Thermal Mass | Heat Storage

Water. The key to solar greenhouse heating.
Solar greenhouses have long used the principle of thermal mass to enable the structure to

Water barrels hold the day's heat and re-radiate it back into the greenhouse at night.

Water barrels hold the day’s heat and re-radiate it back into the greenhouse at night.

store the day’s heat and then re-radiate that heat as the greenhouse cools. It creates a buffer that reduces the days high temperatures while raising the night-time low temperatures.

Thermal mass is often simply drums filled with water. These drums are usually painted black and placed in the back of the greenhouse (usually the north side). Water helps store heat and has a built-in frost prevention system in the chemistry theory called “the latent heat of water”- where water actually gives off heat when ice is formed. Use it all to your advantage in a home greenhouse!

The chart below illustrates why water is a preferred storage medium for retaining the heat in greenhouses. This is especially common in solar greenhouses. The higher the number, the better the material will store heat. Heat storage is also a function of how much of the material you have in the greenhouse.

 MATERIAL VALUE (BTU/Sq Ft./degree F)
Brick 24
Concrete 35
Earth 20
Sand 22
Steel 59
Stone 35
Water 63
Wood 10.6

Water or other thermal mass alone doesn’t make a greenhouse solar heated, there are other important considerations.

Suggested Gallons of Water (thermal mass) to Assist with Solar Heating of Greenhouses
Note: This assumes that you have already provided common greenhouse energy conservation measures to maximize the use of the incoming solar heat such as:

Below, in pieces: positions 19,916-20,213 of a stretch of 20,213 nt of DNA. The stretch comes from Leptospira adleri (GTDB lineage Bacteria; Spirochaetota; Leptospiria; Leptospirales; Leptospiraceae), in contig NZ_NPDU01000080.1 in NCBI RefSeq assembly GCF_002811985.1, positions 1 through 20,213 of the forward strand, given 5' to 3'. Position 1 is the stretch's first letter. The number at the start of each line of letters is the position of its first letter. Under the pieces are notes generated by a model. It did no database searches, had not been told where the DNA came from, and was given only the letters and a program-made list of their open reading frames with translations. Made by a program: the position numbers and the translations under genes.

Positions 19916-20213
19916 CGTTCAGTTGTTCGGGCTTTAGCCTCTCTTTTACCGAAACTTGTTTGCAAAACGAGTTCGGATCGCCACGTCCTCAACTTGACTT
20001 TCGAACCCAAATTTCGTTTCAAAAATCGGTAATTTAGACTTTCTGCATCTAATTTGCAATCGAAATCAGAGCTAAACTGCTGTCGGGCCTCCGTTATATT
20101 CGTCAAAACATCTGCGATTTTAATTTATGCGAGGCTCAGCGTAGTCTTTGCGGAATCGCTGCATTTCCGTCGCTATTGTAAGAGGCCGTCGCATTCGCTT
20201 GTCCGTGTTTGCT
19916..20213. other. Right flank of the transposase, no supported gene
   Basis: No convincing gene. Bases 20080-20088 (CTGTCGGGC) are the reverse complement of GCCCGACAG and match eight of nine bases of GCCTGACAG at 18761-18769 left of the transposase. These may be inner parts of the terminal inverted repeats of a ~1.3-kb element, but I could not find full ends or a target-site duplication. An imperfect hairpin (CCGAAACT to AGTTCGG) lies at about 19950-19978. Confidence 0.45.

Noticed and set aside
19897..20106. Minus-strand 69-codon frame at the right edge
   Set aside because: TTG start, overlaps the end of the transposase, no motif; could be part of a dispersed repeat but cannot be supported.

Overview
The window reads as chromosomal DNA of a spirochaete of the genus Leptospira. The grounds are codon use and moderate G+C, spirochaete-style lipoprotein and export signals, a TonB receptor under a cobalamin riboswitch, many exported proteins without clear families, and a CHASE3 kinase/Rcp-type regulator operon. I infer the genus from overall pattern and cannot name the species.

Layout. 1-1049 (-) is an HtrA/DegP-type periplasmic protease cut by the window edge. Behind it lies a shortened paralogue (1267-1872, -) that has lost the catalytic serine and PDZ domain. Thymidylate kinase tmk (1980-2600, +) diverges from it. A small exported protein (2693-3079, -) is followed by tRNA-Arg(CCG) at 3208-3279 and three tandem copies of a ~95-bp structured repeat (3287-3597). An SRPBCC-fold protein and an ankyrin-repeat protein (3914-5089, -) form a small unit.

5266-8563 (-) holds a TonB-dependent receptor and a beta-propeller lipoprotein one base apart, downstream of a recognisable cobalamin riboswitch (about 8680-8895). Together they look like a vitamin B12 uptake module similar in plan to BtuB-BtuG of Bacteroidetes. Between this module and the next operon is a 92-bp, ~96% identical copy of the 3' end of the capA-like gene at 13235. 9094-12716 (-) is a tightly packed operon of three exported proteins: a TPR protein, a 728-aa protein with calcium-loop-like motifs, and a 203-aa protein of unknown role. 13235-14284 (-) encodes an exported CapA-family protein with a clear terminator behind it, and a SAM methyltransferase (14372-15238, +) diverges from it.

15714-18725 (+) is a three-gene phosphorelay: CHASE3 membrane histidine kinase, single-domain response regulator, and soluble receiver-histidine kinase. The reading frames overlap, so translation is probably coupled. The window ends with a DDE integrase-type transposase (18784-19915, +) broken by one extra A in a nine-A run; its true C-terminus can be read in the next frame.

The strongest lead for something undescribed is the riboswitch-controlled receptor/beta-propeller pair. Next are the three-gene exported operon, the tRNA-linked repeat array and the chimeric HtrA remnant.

• Insulated the perimeter of the exterior foundation (placed vertically)
  • Weather-stripped and/or caulked vents, doors and cracks.
  • Double or triple south facing glazing.
  • Insulated north wall and roof.
  • Possibly have an insulated west and east wall (depending upon your climate and wind patterns).
th_041

Different types of water storage. Left: Fiberglass tubes, Right: recycled oil tins.

HERE ARE THE VALUES. . . .
Attached greenhouse:

2.5 gallons per sq. ft. of south facing glazing area for cool climates (4 month winters)
2    gallons per sq. ft. of south facing glazing area for temperate climates (3 month winters)
1    gallon per sq. ft. of south facing glazing area for warmer climates (2 month winters)

Free standing greenhouse:
3    gallons per sq. ft. of south facing glazing area for cool climates (4 month winters)
2.5 gallons per sq. ft. of south facing glazing  for temperate climates (3 month winters)
2    gallon per sq. ft. of south facing glazing for warmer climates (2 month winters)

Note: what do I mean by “winters”? I mean most nights are well below freezing (24 degrees F or -5.5 degrees C) for each of these months

See the book Greenhouse Gardener’s Companion, for further description of using water as a method of capturing solar energy and making your greenhouse more energy conserving.

© copyright 2000, 2013 Reproduction or printing of material from this web site is prohibited. This material is adapted and/or excerpted from the book Greenhouse Gardener’s Companion by Shane Smith.